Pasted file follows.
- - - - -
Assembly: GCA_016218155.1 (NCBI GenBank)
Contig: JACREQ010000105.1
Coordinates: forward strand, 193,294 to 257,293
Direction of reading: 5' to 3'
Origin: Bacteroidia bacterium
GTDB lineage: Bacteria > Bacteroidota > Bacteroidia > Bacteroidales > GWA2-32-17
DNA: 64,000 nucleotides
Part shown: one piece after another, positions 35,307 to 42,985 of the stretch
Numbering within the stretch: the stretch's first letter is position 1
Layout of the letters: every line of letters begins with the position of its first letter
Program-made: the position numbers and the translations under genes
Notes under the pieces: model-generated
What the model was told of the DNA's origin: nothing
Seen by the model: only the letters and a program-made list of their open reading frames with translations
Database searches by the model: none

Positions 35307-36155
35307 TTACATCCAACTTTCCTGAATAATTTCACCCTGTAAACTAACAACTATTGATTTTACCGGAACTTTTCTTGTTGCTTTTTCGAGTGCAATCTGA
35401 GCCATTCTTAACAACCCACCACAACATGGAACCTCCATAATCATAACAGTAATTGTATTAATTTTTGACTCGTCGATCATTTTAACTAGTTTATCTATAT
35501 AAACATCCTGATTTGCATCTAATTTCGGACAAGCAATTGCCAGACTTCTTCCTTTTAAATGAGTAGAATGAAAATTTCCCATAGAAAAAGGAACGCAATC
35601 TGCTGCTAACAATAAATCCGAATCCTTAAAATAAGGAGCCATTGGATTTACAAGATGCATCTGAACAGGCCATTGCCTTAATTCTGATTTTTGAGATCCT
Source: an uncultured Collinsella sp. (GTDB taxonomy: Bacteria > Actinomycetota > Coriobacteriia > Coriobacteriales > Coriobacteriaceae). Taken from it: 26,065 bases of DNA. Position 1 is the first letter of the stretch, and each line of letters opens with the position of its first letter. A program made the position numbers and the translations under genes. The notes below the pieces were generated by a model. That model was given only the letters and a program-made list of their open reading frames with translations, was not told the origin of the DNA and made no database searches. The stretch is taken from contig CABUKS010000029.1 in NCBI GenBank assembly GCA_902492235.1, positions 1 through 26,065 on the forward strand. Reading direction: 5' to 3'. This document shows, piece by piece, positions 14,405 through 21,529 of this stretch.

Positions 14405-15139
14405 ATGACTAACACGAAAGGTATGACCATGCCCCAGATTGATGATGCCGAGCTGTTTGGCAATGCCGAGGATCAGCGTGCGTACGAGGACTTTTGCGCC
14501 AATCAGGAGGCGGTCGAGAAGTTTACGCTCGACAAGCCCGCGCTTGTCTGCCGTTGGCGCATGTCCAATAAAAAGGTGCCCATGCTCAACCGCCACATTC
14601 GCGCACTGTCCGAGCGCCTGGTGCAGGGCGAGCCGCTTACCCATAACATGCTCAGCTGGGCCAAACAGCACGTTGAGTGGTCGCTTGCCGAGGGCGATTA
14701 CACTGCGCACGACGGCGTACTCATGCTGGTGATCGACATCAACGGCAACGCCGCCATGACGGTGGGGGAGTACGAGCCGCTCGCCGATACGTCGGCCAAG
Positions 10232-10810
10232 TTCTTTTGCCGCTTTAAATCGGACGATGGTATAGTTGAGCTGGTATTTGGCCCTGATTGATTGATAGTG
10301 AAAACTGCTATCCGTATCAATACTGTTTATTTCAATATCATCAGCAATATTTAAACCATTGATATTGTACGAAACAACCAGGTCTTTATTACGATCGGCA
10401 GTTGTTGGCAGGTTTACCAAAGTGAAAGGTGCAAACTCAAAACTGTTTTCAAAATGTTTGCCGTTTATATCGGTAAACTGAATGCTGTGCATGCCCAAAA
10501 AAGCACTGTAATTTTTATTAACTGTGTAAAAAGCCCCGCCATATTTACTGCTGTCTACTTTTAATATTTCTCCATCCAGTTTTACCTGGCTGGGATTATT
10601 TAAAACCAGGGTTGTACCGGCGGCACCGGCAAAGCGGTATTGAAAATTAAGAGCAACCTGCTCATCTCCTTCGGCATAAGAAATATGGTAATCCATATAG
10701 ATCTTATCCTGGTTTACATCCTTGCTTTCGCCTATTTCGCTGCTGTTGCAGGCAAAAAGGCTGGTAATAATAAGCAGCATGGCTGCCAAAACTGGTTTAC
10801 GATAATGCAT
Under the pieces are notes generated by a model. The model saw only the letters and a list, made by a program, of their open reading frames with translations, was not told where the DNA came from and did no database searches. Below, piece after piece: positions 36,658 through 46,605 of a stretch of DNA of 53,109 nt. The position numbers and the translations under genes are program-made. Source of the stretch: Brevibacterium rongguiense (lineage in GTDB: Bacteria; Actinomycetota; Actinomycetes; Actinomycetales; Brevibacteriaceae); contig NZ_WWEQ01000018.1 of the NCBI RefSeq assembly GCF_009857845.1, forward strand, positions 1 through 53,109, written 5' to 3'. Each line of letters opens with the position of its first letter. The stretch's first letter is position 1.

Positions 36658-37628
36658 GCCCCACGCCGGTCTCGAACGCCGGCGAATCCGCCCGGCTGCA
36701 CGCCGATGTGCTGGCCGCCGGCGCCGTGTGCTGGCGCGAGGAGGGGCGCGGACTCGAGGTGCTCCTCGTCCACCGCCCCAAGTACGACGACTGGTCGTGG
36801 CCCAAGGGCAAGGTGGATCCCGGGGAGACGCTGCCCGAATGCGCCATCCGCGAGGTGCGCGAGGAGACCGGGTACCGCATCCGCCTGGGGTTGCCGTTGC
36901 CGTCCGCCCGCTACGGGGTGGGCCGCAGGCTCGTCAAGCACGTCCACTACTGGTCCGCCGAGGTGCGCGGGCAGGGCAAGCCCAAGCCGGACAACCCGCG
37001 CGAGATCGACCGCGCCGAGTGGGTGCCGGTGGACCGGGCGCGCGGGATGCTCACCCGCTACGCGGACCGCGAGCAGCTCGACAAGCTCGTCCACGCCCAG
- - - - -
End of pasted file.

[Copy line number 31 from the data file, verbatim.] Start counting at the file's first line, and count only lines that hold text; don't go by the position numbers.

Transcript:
10501 AAGCACTGTAATTTTTATTAACTGTGTAAAAAGCCCCGCCATATTTACTGCTGTCTACTTTTAATATTTCTCCATCCAGTTTTACCTGGCTGGGATTATT